- A treadmill is great for indoor exercise for your dog.
- Use a treadmill year-round for warm-ups and conditioning for your dog.
- You can use a human treadmill for all but the largest dogs.
At this time of year, many of us make resolutions to get fit. Maybe you’re even thinking of getting back on that neglected treadmill that you bought for last year’s resolution. If you’re having trouble getting excited about the idea, here’s something to do with it that might be more fun: Teach your dog to walk on a treadmill.
A treadmill is a great way to exercise your dog when the weather is nasty. When the snow is higher than my Pug‘s head, we head down to the basement where she gets to walk for treats, I watch TV or listen to music, and both of us stay warm and dry. But it’s useful in other situations year-round as well.
“Many people are doing dog sports and it is important to keep our athlete dogs in excellent shape,” says Pamela Johnson, CPDT-KA. “Treadmills can be a great way to get your dog a full-body workout, without the impact. You can use the treadmill to warm up your dog before trick training, dog sports, long walks or hikes.”
Johnson has also found the treadmill valuable for rehabilitation when her dogs were injured. It was a lifesaver for me when I first got my dog and she was so reactive that walks outside were a challenge. And the training itself is a great mental workout for your dog on days when you’re stuck inside.
Getting On the Treadmill
Training your dog to use the treadmill means breaking the process down into small steps and building a positive association with each one. Start by treating your dog for simply getting up on it. “Dog gets on, click and treat. Dog gets off, click and treat. Repeat this step many times, then end the training session,” says Johnson. If your dog is not clicker trained, simply feed treats. Remember never to force the dog to get on equipment. “The goal is for your dog to want to get on the treadmill on his own,” she says. If your dog is nervous about the treadmill or not used to getting up on things, you may need to start slower by treating for simply being near, or looking at it, before working on getting up on it.
Once your dog is comfortable getting up and standing on the treadmill, the next step is to turn the power on. But don’t start the motion yet — this step is just to get the dog accustomed to the sound of the motor and fan. Treat for standing there listening to the noise. My machine was so quiet that my dog didn’t seem to notice it, so this step went quickly, but be sure to look for signs of stress and make sure your dog is completely comfortable before moving on.
Get Moving Gradually
Then comes the big step: Start the treadmill moving at a slow speed, and treat like crazy. “At this point, it’s important that your dog gets a high rate of reinforcement in order to build a strong treadmill walking behavior,” Johnson says.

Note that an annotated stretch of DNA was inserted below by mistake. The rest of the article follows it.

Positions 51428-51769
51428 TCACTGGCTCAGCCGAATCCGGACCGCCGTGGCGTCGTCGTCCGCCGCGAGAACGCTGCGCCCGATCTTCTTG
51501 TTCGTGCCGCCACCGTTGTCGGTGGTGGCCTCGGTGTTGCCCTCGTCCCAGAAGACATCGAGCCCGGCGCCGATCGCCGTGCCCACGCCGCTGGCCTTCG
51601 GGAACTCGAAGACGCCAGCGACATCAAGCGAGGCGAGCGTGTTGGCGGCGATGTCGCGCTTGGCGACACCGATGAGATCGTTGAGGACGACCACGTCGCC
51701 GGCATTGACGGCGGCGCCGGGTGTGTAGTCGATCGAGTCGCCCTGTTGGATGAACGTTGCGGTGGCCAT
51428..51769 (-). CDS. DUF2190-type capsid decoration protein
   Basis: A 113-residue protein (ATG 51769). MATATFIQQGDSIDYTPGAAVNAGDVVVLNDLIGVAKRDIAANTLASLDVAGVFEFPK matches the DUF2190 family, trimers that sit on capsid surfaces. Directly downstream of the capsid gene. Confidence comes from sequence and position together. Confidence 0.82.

Always remember to keep the training session short. Do multiple short sessions a day, and always stop before the dog shows a desire to get off. “It is best to always leave the dog wanting to do more, and not overdo it,” she says.
Also, make sure you don’t rush from one step of the training to the next. “Building your dog’s confidence is extremely important. Do not progress to any of the steps until your dog is completely confident and doing really well at the step he is on,” she says. She suggests expecting to spend a week on each step of the process.
Once Your Dog is a Pro
Remember that the goal is for the dog to love the treadmill. Mine whines at the basement door with excitement when she thinks that a workout is about to happen. Yes, for her, it’s partly about the cheese, but that’s OK. Johnson recommends that you should keep treating during workouts. “I am a firm believer in continuing to treat or reward dogs for behaviors they are doing,” she says. “This will keep those behaviors that we like strong and consistent.”
Still, some dogs might not need it. “My oldest Border Collie loves the treadmill so much that he will just get on and walk without me constantly reinforcing him with treats as he walks,” she says.
Once your dog is completely comfortable on the moving treadmill, you can increase the speed gradually. Remember to always hold the safety cord so you can stop the machine if there is a problem.
If your dog really gets into this — or you don’t already own a human treadmill — you can buy one specially made for dogs. Johnson notes that these are preferable for large breed dogs, who may have to shorten their stride unnaturally on a human treadmill. Dog treadmills have side panels, so you may need to do a little extra training to get your dog used to them. However, some trainers recommend you remove the side panels so the dog is completely at ease getting on and off the treadmill. You can see a video of Johnson training the whole process using a dog treadmill here.
Differences to Keep In Mind
It’s important to remember that walking on a treadmill is different from walking your dog outside in a number of ways. It’s more demanding physically, because there’s no stopping to sniff. Johnson suggests starting with five-minute workouts and building up a few extra minutes per week to a maximum of 20 minutes. If you want to increase the speed, do that separately from increasing duration.
Also, while the process of training provides mental enrichment, once your dog is used to it, it’s just physical exercise. A treadmill walk doesn’t provide the same mental stimulation as getting out and sniffing and seeing the world. But when that’s not possible for whatever reason, it’s a great alternative.
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